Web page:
United States of America v. $8,900.00 in United States Currency
REPORT AND RECOMMENDATIONS re 12 Motion to Strike filed by United States of America, 13 Motion for Summary Judgment, filed by United States of America. Signed by Judge Lee Yeakel. (td)
IN THE UNITED STATES DISTRICT COURT
FOR THE WESTERN DISTRICT OF TEXAS
UNITED STATES OF AMERICA
$8,900.00, MORE OR LESS, IN UNITED
REPORT AND RECOMMENDATION
OF THE UNITED STATES MAGISTRATE JUDGE
TO THE HONORABLE LEE YEAKEL
UNITED STATES DISTRICT JUDGE
Before the Court are Petitioner, the United States’ Motion to Strike Claim and Motion for
Final Default Judgment of Forfeiture, filed July 9, 2015 [Dkt. #12] (hereafter, “Motion for
Default”), and the United States’ Motion for Summary Judgment, filed July 10, 2015 [Dkt. #13]
(hereafter, “Motion for Summary Judgment.”)
The Motions were referred by United States District Judge Lee Yeakel to the undersigned
for a Report and Recommendation as to the merits pursuant to 28 U.S.C. § 636(b), Rule 72 of the
Federal Rules of Civil Procedure, and Rule 1(d) of Appendix C of the Local Rules of the United
States District Court for the Western District of Texas. After reviewing the pleadings, the
relevant case law, as well as the entire case file, the undersigned issues the following Report and
Recommendation to the District Court.
On June 6, 2013, law enforcement officers seized approximately $26,630 in cash, along
with illegal drugs and two handguns from the residence of Darriel Carter pursuant to a state
search warrant. Claimant, Erica Rivers contested the U.S. Drug Enforcement Administration’s
(DEA) administrative forfeiture proceeding by filing an unverified statement that $8,900 of the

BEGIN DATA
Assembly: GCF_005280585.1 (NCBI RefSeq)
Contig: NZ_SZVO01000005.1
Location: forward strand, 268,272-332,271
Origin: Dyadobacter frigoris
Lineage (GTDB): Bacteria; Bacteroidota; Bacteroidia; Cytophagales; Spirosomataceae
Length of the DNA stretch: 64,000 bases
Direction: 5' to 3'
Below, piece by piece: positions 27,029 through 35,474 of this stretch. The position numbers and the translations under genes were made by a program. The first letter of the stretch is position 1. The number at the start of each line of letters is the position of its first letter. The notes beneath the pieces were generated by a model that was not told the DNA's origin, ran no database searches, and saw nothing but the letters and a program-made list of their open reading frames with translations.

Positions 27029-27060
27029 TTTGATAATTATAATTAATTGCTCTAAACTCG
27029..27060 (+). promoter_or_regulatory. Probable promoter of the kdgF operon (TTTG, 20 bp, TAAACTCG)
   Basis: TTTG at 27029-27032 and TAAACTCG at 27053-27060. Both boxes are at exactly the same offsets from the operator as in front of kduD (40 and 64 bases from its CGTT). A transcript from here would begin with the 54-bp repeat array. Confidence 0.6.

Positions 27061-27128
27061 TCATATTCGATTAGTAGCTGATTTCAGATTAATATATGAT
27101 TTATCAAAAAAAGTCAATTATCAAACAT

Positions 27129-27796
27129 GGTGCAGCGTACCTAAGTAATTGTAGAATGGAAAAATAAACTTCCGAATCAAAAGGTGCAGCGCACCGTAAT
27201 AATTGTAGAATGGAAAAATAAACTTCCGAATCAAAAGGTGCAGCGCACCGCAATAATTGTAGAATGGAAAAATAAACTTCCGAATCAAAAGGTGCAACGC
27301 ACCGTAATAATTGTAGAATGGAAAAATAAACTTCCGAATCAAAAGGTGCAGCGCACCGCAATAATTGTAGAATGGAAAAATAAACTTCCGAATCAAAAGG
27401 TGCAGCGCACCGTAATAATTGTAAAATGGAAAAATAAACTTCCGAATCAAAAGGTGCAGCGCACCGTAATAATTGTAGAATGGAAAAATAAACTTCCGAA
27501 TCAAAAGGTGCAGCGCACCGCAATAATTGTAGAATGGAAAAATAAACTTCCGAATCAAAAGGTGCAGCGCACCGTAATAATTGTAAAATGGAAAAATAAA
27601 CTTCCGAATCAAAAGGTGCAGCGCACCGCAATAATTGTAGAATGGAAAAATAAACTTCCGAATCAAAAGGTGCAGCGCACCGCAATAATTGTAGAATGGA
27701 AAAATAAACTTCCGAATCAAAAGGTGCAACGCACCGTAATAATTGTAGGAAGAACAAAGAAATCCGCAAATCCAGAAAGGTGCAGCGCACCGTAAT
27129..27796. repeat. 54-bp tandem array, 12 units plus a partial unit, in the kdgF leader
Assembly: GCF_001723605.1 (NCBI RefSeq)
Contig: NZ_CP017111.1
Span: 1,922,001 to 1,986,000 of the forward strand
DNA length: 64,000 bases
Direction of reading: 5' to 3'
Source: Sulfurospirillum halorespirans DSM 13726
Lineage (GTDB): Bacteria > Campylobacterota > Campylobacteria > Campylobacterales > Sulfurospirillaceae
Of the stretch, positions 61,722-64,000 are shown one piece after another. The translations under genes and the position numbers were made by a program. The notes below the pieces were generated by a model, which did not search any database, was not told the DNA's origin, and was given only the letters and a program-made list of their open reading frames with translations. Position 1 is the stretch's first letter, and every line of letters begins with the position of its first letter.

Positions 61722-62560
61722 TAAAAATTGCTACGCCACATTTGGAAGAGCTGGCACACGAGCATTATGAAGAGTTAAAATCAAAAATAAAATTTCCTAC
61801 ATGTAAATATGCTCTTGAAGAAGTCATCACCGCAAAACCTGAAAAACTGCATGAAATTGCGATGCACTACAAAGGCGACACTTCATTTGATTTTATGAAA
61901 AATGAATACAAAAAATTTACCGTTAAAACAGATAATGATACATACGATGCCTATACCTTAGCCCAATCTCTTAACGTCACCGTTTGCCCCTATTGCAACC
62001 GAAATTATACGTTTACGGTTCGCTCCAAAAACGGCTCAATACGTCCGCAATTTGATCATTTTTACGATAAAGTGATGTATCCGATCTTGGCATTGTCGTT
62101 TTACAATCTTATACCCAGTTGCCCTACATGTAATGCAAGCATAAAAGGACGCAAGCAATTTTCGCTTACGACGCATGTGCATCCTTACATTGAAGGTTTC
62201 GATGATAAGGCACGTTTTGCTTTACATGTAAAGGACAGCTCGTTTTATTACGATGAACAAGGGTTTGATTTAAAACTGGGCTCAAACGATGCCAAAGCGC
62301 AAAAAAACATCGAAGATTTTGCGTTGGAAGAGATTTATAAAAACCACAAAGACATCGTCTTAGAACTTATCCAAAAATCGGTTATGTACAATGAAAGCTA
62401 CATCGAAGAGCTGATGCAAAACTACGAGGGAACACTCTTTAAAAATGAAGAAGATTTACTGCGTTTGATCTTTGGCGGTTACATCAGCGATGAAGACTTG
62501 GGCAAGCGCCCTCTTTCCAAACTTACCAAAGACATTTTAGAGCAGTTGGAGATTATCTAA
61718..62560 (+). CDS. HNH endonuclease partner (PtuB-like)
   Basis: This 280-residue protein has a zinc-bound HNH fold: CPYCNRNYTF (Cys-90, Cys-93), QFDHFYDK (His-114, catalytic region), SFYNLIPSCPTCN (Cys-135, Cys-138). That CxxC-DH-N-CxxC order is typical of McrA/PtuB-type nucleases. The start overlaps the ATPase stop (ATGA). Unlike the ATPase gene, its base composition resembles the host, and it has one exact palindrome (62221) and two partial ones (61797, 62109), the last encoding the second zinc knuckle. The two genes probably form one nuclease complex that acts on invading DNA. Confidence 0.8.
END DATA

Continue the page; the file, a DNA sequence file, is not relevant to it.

seized cash (hereinafter “the Respondent Property”) belongs to her. Claim and Answer [Dkt.
#7]. In support of her claim, Rivers filed an unverified “Transaction History” that she describes
as her bank statements. Id. The records, dated February 17, 2013 to March 30, 2013, do show
that Rivers received a deposit of $7,588 from the U.S. Treasury on February 24, 2013; a deposit
of $11.06 from the Texas Comptroller on March 6, 2013; a deposit of $795.55 from the Texas
Comptroller on March 13, 2013, and a deposit of $817.78 from the Texas Comptroller on March
28, 2013. Id. While the records do indeed show that Rivers had sources of income other than
Darriel Carter’s drug money, the same records indicate Rivers’ income was spent, not saved. As
of March 30, 2015, the last record provided, Rivers’ account balance was $417.29.
The United States contests Rivers’ claims on both procedural and substantive grounds.
First, the United States asserts Rivers’ failure to file a verified claim is procedurally fatal.
Additionally and in the alternative, the United States argues Rivers has not provided evidence
sufficient to overcome the presumption, based on her own adverse admissions at the time of the
seizure and the circumstances of the seizure itself, that the Respondent Property is part of Darriel
Carter’s drug enterprise.
STANDARD OF REVIEW
The procedures governing civil judicial forfeiture actions are found in the Civil Asset
Forfeiture Reform Act of 2000 (“CAFRA”), 18 U.S.C. § 983 et seq., and in the Federal Rules of
Civil Procedure’s Section XIII, Supplemental Rules for Admiralty or Maritime Claims and Asset
Forfeiture Actions. United States v. $4,629.00 in United States Currency, 359 F. Supp. 2d 504,
507 (W.D. Va 2005). Under these rules, effective notice of the seizure is the starting point for
the claimant’s deadlines to challenge the forfeiture. 18 U.S.C. § 983(a)(4)(A); FED. R. CIV. P. §
XII, Suppl. R. G(5)(a).
A person who asserts an interest in the property that is the subject of the action must file a
verified statement identifying the interest within 30 days after the date of service of the
18 U.S.C. § 983(a)(4)(A). Such a filing establishes the party’s
statutory standing, and is a “prerequisite” to defending on the merits. Cactus Pipe & Supply Co.,